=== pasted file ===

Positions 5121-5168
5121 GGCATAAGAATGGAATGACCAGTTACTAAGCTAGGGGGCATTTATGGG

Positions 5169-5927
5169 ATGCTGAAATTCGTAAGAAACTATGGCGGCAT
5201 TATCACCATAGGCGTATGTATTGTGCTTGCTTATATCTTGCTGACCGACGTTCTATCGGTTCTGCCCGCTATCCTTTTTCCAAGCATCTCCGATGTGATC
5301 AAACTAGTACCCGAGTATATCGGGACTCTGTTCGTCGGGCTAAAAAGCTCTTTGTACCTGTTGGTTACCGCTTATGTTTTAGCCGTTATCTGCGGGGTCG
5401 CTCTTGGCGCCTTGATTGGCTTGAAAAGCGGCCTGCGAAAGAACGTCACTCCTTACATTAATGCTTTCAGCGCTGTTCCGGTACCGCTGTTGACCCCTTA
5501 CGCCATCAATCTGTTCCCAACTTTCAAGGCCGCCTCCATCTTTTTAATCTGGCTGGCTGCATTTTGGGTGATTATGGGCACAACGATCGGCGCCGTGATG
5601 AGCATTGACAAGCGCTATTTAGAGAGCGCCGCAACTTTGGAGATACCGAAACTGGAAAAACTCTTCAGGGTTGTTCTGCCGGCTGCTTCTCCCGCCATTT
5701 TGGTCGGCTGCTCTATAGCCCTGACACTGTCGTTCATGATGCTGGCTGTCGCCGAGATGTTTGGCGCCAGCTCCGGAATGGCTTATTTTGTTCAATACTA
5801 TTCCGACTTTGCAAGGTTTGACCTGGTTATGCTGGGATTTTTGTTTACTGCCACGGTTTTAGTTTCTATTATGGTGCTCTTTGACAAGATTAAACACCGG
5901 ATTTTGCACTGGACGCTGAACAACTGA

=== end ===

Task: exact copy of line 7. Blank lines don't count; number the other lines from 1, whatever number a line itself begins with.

5401 CTCTTGGCGCCTTGATTGGCTTGAAAAGCGGCCTGCGAAAGAACGTCACTCCTTACATTAATGCTTTCAGCGCTGTTCCGGTACCGCTGTTGACCCCTTA